‘Thessalonkj’ is a Greek variety with dense foliage to protect the fruit from the sun.
‘Coyote.’ What can I say? I like the name.

Last year, ‘Lumpy Red’ and ‘Park’s Improved Whopper’ were wonderful. ‘Sweet Gold’ cherry tomato and the heirloom, ‘Marianna’s Peace’ were also special. They simply ignored the hot weather. However, I started my tomatoes and other seeds earlier than usual which helped. I recently read the most interesting article by Jeff Cox called, “The earliest tomatoes” in The Heirloom Gardner magazine–put out by Baker Creek. He gave me much food for thought about getting fruit even earlier. I think sowing early with plant protection is the key to successful gardening in our current climate.

'Park's Whopper Improved' tomato was a determinate variety that kept me in tomatoes all summer.
‘Park’s Whopper Improved’ tomato was a determinate variety that kept me in tomatoes all summer.

I listed one melon above, but it’s also time to think about watermelons if you like them. I find them challenging to grow so I’ll just visit Rush Springs for the watermelon festival or buy them from the side of the road. I live at a country crossroads so someone is always selling watermelon, squash and tomatoes if we have a decent summer.

When my stats starting rising in January, I understood exactly how you feel. Our warm weather has given everyone the garden itch. Well, February can be a tease so I understand. Still, I wish we could ask ourselves and our gardens to wait. Our climate is so confusing now. When I first began gardening thirty years or so ago, we waited until the end of February to plant some of our cold vegetable crops. We planted potatoes before St. Patrick’s Day. Last year, however, I sowed seeds for kale, spinach, lettuce, beets, turnips, tatsoi mid-February at the latest. In fact, I’ll have a lot of my seed in this week. Row covers are ready for freezes. Cold crops are pretty hardy, but if we get an early dose of summer heat, they are toast. So, it’s important to plant them as soon as possible and watch the weather.

I know this looks like a lot of seeds, and there are many. Some I receive from companies because I’m a member of the Garden Writers Association. I also get seeds because I blog. I buy a lot too. You should see my Visa bill. It’s an addiction. I’ll just plant what I can and not worry about the rest because they’ll keep. You do the same and enjoy this good weather we’re having. Summer will be here soon enough.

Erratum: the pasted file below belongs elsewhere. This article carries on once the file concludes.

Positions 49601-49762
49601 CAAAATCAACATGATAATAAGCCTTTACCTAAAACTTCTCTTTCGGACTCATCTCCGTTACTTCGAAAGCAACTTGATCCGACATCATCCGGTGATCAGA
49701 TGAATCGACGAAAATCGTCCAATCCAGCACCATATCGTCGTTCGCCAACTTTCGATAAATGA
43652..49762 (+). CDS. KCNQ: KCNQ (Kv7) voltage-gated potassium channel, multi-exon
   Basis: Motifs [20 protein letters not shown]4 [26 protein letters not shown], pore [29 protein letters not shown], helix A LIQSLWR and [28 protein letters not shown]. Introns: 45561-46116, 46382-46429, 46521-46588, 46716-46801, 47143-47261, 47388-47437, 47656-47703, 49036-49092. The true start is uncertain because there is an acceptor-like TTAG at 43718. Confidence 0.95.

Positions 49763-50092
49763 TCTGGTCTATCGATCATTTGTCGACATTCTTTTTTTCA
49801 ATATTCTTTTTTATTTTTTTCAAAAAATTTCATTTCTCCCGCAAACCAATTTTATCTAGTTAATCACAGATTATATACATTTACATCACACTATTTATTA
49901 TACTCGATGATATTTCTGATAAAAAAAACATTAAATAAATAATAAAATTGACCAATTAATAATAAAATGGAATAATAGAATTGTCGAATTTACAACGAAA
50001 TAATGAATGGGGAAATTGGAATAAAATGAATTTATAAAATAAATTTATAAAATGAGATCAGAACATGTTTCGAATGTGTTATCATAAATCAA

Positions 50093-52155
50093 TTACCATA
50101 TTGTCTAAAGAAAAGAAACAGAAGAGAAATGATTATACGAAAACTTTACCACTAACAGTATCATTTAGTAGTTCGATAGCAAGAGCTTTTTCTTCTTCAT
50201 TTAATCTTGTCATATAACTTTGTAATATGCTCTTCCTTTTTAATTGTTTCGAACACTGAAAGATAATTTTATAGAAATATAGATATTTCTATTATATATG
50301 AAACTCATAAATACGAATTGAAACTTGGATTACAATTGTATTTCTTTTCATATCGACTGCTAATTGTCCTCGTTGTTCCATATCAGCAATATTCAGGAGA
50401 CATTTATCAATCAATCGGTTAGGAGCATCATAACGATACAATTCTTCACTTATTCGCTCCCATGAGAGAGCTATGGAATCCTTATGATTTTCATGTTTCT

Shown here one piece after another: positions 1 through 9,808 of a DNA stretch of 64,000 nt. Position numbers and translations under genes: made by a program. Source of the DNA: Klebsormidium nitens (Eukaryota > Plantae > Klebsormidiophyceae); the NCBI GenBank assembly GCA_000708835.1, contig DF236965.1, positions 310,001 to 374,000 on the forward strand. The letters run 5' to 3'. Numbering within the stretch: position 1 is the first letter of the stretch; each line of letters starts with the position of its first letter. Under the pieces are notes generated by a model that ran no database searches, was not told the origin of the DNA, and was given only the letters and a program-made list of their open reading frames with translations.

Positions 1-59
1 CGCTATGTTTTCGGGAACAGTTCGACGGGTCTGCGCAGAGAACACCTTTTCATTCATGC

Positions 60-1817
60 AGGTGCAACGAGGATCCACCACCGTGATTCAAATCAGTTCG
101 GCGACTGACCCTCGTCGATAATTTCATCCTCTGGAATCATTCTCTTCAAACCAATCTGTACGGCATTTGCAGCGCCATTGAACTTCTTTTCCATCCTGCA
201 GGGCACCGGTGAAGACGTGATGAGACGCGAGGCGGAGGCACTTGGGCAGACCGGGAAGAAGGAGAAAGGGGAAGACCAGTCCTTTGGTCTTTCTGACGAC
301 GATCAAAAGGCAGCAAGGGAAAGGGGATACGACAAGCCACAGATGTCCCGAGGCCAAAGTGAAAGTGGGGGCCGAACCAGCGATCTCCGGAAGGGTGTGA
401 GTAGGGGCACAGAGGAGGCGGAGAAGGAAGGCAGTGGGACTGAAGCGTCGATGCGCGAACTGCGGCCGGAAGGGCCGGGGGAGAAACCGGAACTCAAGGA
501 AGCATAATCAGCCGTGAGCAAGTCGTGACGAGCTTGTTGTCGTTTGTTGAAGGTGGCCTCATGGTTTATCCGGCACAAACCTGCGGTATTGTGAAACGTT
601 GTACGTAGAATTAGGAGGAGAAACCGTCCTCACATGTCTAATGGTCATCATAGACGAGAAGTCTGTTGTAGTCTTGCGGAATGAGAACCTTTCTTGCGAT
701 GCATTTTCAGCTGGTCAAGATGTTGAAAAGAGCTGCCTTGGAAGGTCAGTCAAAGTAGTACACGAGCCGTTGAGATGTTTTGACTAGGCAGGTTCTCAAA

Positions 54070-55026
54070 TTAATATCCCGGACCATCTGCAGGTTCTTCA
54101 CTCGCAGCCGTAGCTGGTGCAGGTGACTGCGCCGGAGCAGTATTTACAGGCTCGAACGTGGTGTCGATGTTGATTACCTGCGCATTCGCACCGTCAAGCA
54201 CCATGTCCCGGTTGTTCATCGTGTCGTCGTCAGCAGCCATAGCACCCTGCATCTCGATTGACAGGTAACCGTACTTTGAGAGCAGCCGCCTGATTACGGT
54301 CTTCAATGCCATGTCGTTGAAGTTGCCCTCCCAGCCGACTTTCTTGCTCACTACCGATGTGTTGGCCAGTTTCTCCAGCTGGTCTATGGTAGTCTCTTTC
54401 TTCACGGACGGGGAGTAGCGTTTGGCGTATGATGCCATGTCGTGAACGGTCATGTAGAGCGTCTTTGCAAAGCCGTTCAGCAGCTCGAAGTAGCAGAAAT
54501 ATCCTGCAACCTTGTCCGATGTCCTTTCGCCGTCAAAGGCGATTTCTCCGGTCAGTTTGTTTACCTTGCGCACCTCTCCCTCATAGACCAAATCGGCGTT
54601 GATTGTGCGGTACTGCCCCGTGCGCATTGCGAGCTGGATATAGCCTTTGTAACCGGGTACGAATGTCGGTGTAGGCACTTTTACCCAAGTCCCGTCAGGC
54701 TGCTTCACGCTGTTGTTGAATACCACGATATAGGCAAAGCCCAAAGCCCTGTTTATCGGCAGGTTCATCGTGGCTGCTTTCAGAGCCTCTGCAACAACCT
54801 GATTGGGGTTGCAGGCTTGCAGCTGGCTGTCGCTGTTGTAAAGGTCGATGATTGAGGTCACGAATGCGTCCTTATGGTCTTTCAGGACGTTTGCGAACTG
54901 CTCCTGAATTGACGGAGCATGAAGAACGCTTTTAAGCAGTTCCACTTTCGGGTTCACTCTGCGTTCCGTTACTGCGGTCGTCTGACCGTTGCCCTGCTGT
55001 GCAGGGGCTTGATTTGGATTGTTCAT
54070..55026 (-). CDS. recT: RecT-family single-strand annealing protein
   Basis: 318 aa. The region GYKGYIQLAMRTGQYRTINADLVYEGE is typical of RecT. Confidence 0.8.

I’ll try to tackle the other questions in another post. Enjoy searching, but don’t forget to order your seeds and start sowing. I’ll also be starting even more seeds indoors this year. In order to get the drifts of color I want, I’ll need to grow some of my own cottage flowers and of course, vegetables.

An ongoing and clandestine love affair

A green tomato waits for its moment in the sun.

This year, I swore no indoor seed growing.  Here’s why:

  • I really don’t have a place for them except the basement (where I’ll forget to water).
  • The seedlings get leggy from not enough light (although I use full spectrum, grow lights);
  • and quite frankly, I don’t wanna.

Photo of the urban community garden "Seeds" sign in North Carolina

After placing orders for those seeds I can direct sow (outdoors), I gathered up the  catalog multitude for recycling. Totally Tomatoes landed in a basket, and a small, lonely sigh escaped from within its depths.  I tried to ignore it, but then a tabbed page fell open to my deep, dark paramours.

Smitten by their charcoal beauty, I began leafing through their descriptions.

Carbon, Black Krim, Black from Tula, Japanese Black Truffle  or Trifele (new to me), Paul Robeson ((named after the African-American concert singer and activist) and Black Brandywine (more disease resistant in my garden than the original). Deep, rich, dark taste.  Sultry grace on a summer plate combined with an ability to co-mingle with the brighters colors in the tomato rainbow.  I confess we are in love, and, sadly, I’d nearly forgotten them.

Here, I would love to show a picture of one growing in my garden, but after looking through all of my photos, I discovered I don’t have a single one.  Apparently, I ate them too fast to take a picture.

As stated on the Cold Climate Tomato website, almost all of these originally hail from Russian locales.  I wonder if their darker color developed as a way to trap more sunlight.  At 75 to 80 days, many of them are mid-season tomatoes (another reason to love them).  They are indeterminate, and I like to grow a mix of determinate and indeterminate types.  Although black tomatoes were developed in a frigid climate, I’ve never had trouble growing them in Oklahoma (at least in those years when I could grow tomatoes at all).

Yes, I can buy plants of hybrids locally, but other than the now almost-ordinary Brandywine, heirlooms are bit hard to locate.  And, yes, I know I said hybrids will be my garden maintstays this year due to their built-in resistance to common diseases.  Ah, but the black tomatoes are nearly impossible to resist.

Carmen peppers, they're almost black

So, do I pull out the trays, or do I buy plants from Lisa Merrill, the Tomato Man’s Daughter?

That is the question.  She definitely has Carbon, Black Brandywine, Black from Tula and Cherokee Purple (which is nearly black).  I’m sorry Totally Tomatoes.  I’m taking the easy route this year and tearing up the asphalt to Tulsa.  I can also hit Whole Foods while I’m there.

Anyone up for a road trip?

She also has eggplant (the French aubergine is so much prettier don’t you think?) and pepper plants.  April 15, 2010 is her official opening day.

With all this bounty, my love can wait.